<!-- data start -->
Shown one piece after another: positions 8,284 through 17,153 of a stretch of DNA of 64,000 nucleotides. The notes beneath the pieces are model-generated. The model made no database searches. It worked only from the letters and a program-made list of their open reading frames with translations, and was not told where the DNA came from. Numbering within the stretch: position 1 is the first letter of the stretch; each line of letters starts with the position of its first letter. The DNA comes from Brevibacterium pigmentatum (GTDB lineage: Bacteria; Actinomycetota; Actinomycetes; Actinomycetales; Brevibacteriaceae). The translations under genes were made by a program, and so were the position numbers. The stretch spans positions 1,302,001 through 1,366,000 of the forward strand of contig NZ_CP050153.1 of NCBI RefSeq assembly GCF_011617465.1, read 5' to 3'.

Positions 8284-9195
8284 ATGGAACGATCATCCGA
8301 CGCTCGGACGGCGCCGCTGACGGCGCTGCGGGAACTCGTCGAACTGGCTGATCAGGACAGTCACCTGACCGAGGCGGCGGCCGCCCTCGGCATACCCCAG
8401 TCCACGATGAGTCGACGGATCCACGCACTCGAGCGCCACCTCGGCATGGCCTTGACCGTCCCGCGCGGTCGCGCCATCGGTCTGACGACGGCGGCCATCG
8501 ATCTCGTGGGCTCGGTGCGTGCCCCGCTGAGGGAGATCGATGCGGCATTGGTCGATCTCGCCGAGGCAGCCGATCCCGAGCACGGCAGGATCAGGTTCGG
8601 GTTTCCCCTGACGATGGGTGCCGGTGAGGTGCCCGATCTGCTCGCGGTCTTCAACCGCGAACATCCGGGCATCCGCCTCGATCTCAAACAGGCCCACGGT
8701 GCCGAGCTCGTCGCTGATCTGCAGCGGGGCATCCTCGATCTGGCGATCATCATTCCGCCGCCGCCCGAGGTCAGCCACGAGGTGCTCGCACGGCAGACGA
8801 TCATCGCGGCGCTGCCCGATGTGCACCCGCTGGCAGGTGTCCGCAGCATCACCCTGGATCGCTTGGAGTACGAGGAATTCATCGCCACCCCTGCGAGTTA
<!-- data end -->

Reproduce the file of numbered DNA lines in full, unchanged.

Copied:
Shown one piece after another: positions 8,284 through 17,153 of a stretch of DNA of 64,000 nucleotides. The notes beneath the pieces are model-generated. The model made no database searches. It worked only from the letters and a program-made list of their open reading frames with translations, and was not told where the DNA came from. Numbering within the stretch: position 1 is the first letter of the stretch; each line of letters starts with the position of its first letter. The DNA comes from Brevibacterium pigmentatum (GTDB lineage: Bacteria; Actinomycetota; Actinomycetes; Actinomycetales; Brevibacteriaceae). The translations under genes were made by a program, and so were the position numbers. The stretch spans positions 1,302,001 through 1,366,000 of the forward strand of contig NZ_CP050153.1 of NCBI RefSeq assembly GCF_011617465.1, read 5' to 3'.

Positions 8284-9195
8284 ATGGAACGATCATCCGA
8301 CGCTCGGACGGCGCCGCTGACGGCGCTGCGGGAACTCGTCGAACTGGCTGATCAGGACAGTCACCTGACCGAGGCGGCGGCCGCCCTCGGCATACCCCAG
8401 TCCACGATGAGTCGACGGATCCACGCACTCGAGCGCCACCTCGGCATGGCCTTGACCGTCCCGCGCGGTCGCGCCATCGGTCTGACGACGGCGGCCATCG
8501 ATCTCGTGGGCTCGGTGCGTGCCCCGCTGAGGGAGATCGATGCGGCATTGGTCGATCTCGCCGAGGCAGCCGATCCCGAGCACGGCAGGATCAGGTTCGG
8601 GTTTCCCCTGACGATGGGTGCCGGTGAGGTGCCCGATCTGCTCGCGGTCTTCAACCGCGAACATCCGGGCATCCGCCTCGATCTCAAACAGGCCCACGGT
8701 GCCGAGCTCGTCGCTGATCTGCAGCGGGGCATCCTCGATCTGGCGATCATCATTCCGCCGCCGCCCGAGGTCAGCCACGAGGTGCTCGCACGGCAGACGA
8801 TCATCGCGGCGCTGCCCGATGTGCACCCGCTGGCAGGTGTCCGCAGCATCACCCTGGATCGCTTGGAGTACGAGGAATTCATCGCCACCCCTGCGAGTTA